N E W !  2003 [»] Michael Farrell: “Always on the case…”: A review of John Tranter, «Ultra», (Rose Bay: Brandl and Schlesinger, 2002). First published in Cordite magazine on 6 May 2003. “At a Carlton party, someone said to me that a number of Australian poets were all right until they started imitating Ashbery: Tranter was the example given. How Ashberian is Tranter? Their mode is similar, the way they range over a topic before resting on a twig or in mid-air, yet Tranter is closer to the ground, less insouciant, more urgent, the phrasing of a private eye who’s always on the case, commissioned or not.”

2002 [»] Martin Duwell: How ‘now’ came from ‘then’: A review of John Tranter, «Ultra», (Rose Bay: Brandl and Schlesinger, 2002) and four other books. First published in «overland» no 168, 2002. pp.100—103. “Is the result interesting? In «Ultra» it is always interesting, the poems have a mysterious, satisfying quality. Some of this derives from qualities in Tranter’s style which are well known: the hyperbolic metaphors, for example, with their driving intensity…”

2000 [»] Kate Lilley: Textual Relations: John Tranter’s «The Floor of Heaven», in «Southerly» magazine, Sydney, September 2000. ‘...At the end of «The Floor of Heaven», with its title figuring spatial reversal, the veils of storytelling fall away to reveal the motives of plot and narration as erotic and textual.’

1999 [»] Grahame Foust: reviews «Late Night Radio» (1998): ‘Though there’s certainly nothing wrong with this book’s title (for of course it’s all there: the strange, the normal, love and hope and sex and dreams), this volume could have also been named for its last poem, ‘The Popular Mysteries.’ For these mysteries, these things we all know we don’t really know, are the subject of John Tranter’s Late Night Radio, a poetic cross between ‘Dream Weaver,’ a sugary-sweet late night pop classic, and John Berryman’s bitter Dream Songs, which, as their author stated, were meant to ‘terrify and comfort’ (which is to say calm, crack, and contradict).’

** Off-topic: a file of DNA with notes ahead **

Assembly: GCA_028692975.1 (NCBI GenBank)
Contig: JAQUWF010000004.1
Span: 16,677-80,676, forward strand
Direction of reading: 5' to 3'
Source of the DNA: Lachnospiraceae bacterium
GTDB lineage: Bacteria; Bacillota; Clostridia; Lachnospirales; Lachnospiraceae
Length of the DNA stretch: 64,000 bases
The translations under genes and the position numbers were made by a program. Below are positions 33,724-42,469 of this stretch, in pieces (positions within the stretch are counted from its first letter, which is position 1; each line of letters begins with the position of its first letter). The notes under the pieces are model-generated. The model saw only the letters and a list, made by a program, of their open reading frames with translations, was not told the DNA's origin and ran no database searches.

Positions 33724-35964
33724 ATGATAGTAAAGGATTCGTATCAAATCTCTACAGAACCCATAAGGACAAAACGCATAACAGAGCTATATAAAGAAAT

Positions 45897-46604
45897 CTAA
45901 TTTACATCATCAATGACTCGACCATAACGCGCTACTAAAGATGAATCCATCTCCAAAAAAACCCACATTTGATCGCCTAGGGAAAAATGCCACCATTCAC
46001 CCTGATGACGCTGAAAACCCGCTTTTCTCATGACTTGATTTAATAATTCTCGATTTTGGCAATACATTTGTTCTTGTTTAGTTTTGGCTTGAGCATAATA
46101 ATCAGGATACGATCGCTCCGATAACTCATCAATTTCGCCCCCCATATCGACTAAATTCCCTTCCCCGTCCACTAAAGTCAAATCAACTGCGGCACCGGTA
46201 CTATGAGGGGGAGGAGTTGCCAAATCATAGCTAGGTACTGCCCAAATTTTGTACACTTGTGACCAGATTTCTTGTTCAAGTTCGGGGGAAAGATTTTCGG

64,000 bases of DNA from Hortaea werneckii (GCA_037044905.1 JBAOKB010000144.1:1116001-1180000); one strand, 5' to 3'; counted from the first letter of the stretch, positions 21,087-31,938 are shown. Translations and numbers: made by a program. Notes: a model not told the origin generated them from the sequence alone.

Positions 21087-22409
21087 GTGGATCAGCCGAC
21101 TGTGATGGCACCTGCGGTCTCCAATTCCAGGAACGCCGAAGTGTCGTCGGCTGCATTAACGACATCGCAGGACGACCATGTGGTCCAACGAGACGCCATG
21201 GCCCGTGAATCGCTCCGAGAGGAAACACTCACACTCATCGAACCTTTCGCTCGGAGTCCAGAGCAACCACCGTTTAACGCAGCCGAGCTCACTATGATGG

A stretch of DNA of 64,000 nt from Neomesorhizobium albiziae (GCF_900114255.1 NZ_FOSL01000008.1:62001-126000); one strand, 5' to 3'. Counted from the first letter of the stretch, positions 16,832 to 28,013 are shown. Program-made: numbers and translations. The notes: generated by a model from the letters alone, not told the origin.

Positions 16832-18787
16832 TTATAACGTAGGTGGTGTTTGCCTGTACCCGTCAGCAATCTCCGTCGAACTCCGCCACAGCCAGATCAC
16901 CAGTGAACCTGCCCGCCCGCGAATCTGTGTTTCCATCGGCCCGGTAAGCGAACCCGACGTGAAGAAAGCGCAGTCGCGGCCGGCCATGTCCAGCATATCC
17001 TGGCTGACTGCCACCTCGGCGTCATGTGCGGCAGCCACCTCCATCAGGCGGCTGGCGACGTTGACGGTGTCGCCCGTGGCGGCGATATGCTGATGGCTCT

1994 Off-site: [»] New Zealand poet Andrew Johnson’s detailed review of a number of books up to 1993, titled ‘Surviving Desire: The Poetry of John Tranter’, first published in «Landfall» 187, Autumn 1994, reprinted on Andrew’s site at ‘... ‘The Poem in Love’ is also important for the way in which Tranter’s ‘poetry about poetry’, his habitual public re-invention of his means of addressing us, becomes looser, lighter, more inclusive. ‘The Poem’, in this poem, might stand for the variety of strategies we employ to make sense of the world, and for the fleeting, unstable patterns we think we perceive in our experience. It’s as if having reached an extreme of cynicism about ‘meaning’, Tranter lets it in through the back door, and a new-found humour with it.’

1993 [»]  N E W !  a dazzling experience  — Martin Duwell: review of At The Florida. This review first appeared in the «Weekend Australian» 13–14 November, 1993 (Review page 7) ‘For readers new to Tranter’s work, it will be a dazzling experience of a great poet in mid-career. For long-term admirers it will be a book that continues a process of searching for new modes while breaking up and kaleidoscopically realigning all the work that has gone before.’